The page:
Outside of class, I’ve been getting back into reading supplemental things, especially since the last month or so has seen not just a new book by Brene Brown, but also one by Jane McGonigal. That’s what I’m working through now, and it’s called Superbetter – not to be confused with the game and/or app of the same name. The book is about the research behind what makes the game an effective tool for assisting in recovery, and helping to form your own paths towards recovery. I’m only a couple chapters in – it’s dense material to digest, especially while also reading through a lot of material for class – but it’s really good stuff. The introduction is basically covered in one of Jane McGonigal’s TED Talks, which I’ll post here:

Not only can Superbetter, the game she developed for her own recovery, be helpful with the recovery from things like depression – I know, because I have found it helpful in my own work towards recovery – but it can also be helpful for just improving general quality of life. And the book goes into a lot of detail about research on other things games can help with – like the idea that games like Tetris or Candy Crush can help to prevent, or at least mitigate, some of the painful symptoms and flashback of PTSD. Apparently, research (covered in the book) proves that when painful or disturbing memories start to resurface, that playing a game like Tetris for as little as 3-5 minutes – something that is visually stimulating and requires near-total attention to the way the game works – can divert the mind from being stuck in a painful flashback or re-living. The study she notes covers only people dealing with the initial response to traumatic memories, so it’s not clear that something like playing Tetris or Candy Crush can be as useful to people who have been dealing with PTSD for years or decades, but just the idea that something as simple as playing a video game can help with something as serious as PTSD is encouraging. And that’s just one of a number of, frankly, amazing things I’ve learned from reading the part of the book I’ve gotten through  – like, did you know that holding your hands out, palms-up, for as little as 15 seconds can help you to be more open-minded, because of how we subconsciously interpret the gesture?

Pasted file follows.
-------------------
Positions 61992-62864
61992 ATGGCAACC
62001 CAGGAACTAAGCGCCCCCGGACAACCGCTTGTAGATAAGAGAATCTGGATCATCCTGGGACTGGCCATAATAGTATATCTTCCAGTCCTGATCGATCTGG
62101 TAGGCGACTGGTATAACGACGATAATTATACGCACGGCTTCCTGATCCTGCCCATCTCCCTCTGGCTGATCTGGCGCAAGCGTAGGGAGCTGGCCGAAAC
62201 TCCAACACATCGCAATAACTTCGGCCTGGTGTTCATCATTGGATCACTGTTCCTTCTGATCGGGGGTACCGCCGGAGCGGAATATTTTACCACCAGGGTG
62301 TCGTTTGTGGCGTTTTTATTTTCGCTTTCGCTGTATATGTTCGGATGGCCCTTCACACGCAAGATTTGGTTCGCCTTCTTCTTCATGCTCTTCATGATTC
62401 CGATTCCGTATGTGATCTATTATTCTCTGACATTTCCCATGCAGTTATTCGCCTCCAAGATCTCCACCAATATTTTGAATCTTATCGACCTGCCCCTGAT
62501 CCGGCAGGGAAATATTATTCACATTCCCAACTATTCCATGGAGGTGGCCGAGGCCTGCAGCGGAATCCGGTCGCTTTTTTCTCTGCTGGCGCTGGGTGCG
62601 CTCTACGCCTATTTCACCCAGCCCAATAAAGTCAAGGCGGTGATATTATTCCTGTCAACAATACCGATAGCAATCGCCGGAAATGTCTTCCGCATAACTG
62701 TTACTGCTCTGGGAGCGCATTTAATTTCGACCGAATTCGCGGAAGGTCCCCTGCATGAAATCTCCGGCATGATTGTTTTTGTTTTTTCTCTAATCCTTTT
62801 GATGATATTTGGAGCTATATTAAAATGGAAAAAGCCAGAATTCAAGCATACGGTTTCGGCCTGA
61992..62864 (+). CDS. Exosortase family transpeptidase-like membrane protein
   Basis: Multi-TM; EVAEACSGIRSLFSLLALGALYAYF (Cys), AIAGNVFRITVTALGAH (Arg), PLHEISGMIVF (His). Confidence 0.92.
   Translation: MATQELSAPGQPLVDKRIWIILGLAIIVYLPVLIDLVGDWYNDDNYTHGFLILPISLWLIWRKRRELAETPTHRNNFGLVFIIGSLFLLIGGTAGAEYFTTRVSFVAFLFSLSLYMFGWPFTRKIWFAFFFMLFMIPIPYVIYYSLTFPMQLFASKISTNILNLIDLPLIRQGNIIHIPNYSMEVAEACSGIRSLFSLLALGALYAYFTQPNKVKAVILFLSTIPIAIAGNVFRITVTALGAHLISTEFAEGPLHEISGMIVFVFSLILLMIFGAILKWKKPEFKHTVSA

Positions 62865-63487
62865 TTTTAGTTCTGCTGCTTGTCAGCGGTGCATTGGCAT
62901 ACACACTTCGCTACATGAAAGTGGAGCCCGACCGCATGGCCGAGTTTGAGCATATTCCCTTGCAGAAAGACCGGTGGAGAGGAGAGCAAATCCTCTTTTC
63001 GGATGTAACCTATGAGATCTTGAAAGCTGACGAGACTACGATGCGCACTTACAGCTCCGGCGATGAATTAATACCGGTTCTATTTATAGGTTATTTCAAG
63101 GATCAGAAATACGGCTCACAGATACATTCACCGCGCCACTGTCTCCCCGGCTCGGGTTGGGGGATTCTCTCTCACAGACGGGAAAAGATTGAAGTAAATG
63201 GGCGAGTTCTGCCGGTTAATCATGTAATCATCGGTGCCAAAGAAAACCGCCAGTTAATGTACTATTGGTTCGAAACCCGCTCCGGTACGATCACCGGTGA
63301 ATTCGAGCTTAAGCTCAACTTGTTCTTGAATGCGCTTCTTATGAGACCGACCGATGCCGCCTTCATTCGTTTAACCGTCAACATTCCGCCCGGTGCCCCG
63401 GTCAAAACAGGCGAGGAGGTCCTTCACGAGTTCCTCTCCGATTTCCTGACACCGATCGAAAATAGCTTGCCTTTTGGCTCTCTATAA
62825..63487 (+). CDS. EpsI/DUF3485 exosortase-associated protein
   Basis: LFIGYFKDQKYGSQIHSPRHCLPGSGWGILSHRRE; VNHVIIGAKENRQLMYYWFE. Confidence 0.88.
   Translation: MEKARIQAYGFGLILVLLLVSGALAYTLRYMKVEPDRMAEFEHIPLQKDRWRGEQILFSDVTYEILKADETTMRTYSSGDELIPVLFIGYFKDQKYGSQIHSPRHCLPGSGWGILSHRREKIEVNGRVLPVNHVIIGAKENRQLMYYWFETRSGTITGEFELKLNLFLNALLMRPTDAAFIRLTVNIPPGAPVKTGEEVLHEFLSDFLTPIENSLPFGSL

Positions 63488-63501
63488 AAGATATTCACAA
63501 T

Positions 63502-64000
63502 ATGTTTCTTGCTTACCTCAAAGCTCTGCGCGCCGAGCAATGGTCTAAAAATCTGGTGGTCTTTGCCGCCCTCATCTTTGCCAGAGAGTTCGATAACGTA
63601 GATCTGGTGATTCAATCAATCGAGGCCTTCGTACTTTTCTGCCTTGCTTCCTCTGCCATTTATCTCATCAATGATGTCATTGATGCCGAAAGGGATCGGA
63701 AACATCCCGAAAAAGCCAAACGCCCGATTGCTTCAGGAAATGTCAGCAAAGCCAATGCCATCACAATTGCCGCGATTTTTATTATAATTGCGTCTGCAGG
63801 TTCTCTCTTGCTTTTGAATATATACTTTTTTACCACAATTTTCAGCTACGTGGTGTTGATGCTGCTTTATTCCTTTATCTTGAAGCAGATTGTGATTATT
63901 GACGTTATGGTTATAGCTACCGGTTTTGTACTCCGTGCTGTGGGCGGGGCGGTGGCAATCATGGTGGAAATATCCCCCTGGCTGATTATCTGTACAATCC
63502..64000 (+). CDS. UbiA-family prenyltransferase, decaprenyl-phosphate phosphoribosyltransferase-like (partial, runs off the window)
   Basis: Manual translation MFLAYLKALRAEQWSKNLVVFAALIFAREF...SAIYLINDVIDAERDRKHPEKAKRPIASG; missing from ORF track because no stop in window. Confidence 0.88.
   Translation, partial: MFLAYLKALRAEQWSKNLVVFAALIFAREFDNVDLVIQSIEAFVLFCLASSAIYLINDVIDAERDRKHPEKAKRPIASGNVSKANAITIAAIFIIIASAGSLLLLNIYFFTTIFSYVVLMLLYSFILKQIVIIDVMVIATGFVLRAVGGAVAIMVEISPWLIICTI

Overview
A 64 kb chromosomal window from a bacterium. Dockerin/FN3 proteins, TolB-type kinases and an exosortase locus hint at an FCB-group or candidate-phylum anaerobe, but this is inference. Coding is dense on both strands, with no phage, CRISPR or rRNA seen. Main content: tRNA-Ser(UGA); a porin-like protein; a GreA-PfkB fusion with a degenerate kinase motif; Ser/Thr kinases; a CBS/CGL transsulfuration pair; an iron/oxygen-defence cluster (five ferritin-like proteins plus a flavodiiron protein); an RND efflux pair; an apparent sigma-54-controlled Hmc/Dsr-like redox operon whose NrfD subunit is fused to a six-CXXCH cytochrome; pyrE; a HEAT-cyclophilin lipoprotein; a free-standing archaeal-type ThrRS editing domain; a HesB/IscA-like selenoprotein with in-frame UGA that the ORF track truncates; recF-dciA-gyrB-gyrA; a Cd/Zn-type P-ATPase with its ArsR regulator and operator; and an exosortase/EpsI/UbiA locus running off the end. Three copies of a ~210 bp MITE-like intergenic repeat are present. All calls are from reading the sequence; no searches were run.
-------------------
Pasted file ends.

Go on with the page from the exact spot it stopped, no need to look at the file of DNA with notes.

So there’s a lot going through my head that isn’t my own personal stuff, and I’m hopeful that it will be useful in both my personal life and in my academic endeavors.

So, what’s on your mind? Let me know if there’s some fun research (for certain values of fun) that you think I might find interesting to read through or discuss.I’m always looking to expand my knowledge base.

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One comment on “Psychosocial, Qu’est-ce que c’est

  1. Alicia says:

    Really appreciated the useful information about young children. Thanks! Am seeing alot of that with my daughter right now… really clingy but wanting to do her own thing…hates the idea of waking up alone.